Fifteen years ago, I wrote "a basic assessment for works in Biennial exhibitions" in the "First Guangzhou 1990s Art Biennial Exhibition (Oil Painting)." It contained following words:
... Artists' creative mentality is obviously more relaxed than that of '85 period. The attitude of parody, satire, and game playing has become a new kind of style. The trend is distinctively reflected in the "Hubei Pop Art" and the so-called "new generation" artists group. "Hubei Pop Art", borrowing schemes from history or popular consumer culture, then turning them into art, undoubtedly had a profound cultural or social significance. Hence, the critics broadly classified them into different types of "Cultural Pop Art", or "Social Pop Art". These artworks' conflicting, incoherent, and complicated multiple meanings are naturally overflowed with deliberate through humor, witty imagination, and puzzling technical production. The strengthening of a conscious life and the closeness with the public made art more in harmony with the flavor of contemporary Chinese culture.
These words were of my second point among a few summarizations in exploring art works' characteristics and trends in the exhibition. In this article, I predicted that these characters and trends would attract the attentions of critics and art historians, and would have an influence on Chinese art of 1990s. Among "Hubei Pop Artists" who left me the above impression, Wei Guangqing was an important representative. Even then, he had taken a format that was different from that of the other "Hubei Pop Artists". That is, "linking the past with the present," to work under a format, which links historical culture with the present realities. Wei's award-winning Red Wall – Harmonious Home is a work that links the forgotten moral stories in "Zhu Family Motto" of traditional culture with the trendy film box, whereas the Red Wall has a clear political implication. Through collusion of incredible forces in reality and transformations of meaningful spaces, deconstruction and reconstruction of historical culture, contemporary life is achieved.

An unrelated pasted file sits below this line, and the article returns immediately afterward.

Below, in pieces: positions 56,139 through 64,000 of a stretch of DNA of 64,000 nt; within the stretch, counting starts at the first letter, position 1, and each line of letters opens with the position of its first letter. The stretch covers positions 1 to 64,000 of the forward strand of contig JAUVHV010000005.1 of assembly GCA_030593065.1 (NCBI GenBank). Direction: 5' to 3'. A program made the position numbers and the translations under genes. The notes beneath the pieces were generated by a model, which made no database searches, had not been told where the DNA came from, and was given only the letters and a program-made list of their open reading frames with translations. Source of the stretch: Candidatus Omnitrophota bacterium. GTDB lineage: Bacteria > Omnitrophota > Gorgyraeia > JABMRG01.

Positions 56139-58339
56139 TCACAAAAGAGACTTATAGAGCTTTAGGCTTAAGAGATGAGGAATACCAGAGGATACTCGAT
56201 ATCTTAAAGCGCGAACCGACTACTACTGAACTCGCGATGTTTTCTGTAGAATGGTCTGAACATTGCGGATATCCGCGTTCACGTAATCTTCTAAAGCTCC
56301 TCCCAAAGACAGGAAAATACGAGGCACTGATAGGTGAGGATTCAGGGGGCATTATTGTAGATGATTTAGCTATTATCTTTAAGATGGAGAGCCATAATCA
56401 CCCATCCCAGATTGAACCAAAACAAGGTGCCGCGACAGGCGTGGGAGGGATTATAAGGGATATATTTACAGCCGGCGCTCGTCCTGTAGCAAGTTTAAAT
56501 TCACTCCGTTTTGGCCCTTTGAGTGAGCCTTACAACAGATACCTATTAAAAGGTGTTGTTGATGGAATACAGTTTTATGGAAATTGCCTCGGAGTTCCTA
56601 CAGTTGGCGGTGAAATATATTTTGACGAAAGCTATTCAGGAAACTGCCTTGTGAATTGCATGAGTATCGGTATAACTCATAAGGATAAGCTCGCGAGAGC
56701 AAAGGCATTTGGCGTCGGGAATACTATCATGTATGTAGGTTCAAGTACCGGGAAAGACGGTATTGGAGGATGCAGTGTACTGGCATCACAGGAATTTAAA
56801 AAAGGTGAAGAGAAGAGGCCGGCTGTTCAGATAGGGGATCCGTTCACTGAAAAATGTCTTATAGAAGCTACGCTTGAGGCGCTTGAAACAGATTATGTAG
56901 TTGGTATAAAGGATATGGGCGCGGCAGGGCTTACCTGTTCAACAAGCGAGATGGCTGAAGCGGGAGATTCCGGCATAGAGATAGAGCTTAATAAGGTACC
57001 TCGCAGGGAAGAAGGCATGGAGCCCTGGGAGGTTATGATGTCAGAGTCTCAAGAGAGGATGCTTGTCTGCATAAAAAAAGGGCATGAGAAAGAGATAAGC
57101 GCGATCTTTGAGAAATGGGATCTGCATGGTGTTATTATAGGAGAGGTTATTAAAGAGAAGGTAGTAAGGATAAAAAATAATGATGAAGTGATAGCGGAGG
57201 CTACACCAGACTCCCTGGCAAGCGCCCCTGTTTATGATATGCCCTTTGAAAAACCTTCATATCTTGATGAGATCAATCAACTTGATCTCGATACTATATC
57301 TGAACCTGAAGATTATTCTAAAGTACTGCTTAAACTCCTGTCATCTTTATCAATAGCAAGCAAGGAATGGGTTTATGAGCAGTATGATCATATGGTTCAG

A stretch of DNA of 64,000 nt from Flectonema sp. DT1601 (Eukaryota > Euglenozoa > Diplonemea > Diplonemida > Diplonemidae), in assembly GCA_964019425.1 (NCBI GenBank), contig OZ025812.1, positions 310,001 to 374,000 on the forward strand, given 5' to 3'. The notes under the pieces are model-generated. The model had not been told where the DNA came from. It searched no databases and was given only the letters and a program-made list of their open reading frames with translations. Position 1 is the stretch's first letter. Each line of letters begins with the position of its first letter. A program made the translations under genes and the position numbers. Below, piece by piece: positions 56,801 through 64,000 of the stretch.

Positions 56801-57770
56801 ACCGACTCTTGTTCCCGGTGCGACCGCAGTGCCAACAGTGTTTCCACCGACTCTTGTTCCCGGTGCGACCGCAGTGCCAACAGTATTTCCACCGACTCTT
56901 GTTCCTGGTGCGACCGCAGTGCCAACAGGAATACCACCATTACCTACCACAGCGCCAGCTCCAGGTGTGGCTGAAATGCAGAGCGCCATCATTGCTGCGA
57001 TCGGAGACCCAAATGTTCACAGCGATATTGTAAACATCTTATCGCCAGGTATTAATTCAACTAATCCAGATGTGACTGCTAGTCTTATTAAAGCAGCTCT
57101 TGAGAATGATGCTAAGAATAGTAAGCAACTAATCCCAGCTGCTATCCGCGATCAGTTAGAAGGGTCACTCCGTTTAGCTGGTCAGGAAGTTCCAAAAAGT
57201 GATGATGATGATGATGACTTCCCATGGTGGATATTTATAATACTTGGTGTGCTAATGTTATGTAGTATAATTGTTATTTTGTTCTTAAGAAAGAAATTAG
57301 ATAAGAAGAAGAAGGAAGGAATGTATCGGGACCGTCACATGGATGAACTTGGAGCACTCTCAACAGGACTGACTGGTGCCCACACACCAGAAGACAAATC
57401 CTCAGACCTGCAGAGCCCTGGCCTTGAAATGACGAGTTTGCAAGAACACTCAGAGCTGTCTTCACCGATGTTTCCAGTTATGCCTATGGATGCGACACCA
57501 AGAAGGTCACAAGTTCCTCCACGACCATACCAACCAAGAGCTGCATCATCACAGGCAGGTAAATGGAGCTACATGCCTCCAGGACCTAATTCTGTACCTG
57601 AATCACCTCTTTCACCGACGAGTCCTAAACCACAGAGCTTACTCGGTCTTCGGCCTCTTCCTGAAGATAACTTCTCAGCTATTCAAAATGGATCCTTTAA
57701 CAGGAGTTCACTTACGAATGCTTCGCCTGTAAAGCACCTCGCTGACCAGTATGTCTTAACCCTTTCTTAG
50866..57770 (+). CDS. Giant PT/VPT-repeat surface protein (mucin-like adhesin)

Now it seems that my expectations have come true. Lu Peng, in his "20th century Chinese art history" (Beijing University Press 2006.12), expended substantial coverage describing the "Hubei Pop Art" in the "Guangzhou Art Biennial." He evaluated Wei Guangqing thus, "the artist, by using traditional wood carving reading schema and strong colors, changed the original characteristic of the Pop Art language – deconstructing its meaning. It has become the paradigm for the studying of the variation of the 90s' Western art in Chinese situation." The above "accurate" critic obviously came from the review of awarding winning work in "First Guangzhou 1990s Art Biennial" - Wei Guangqing's Red Wall – Harmonious Home. These words - "change," "Chinese situation," "variation," and "paradigm," did not only describe the contemporary artist, Wei Guangqing, his working method, and typical appearance of artistic personality, but also pointed to another theoretical question worthy of consideration—Chinese modern art's contemporaneousness and indigenousness. The word "paradigm" also pointed to this specific context. The original text of "Winner's Reviews" is: "it (the Red Wall – Harmonious Home) provides a valuable paradigm for the study of contemporary Western art language transforming in the new context in the coming period". It had the connotations of prediction and forecast. Lu Peng, in his comments of Chinese Art History of 20th Century, clearly affirmed that expectation, because Lu Peng described, "It (Red Wall – Harmonious Home) has become the paradigm for the studying of the variation of the 90s' Western art in the Chinese situation."
I certainly agree with Lu Peng. Furthermore, I believe that this research of "variation in Chinese situation" is not only the key to the analysis and evaluation of Wei Guangqing's works created after the Red Wall – Harmonious Home, but also the way to explore modern Chinese art's "contemporaneousness" and "indigenousness."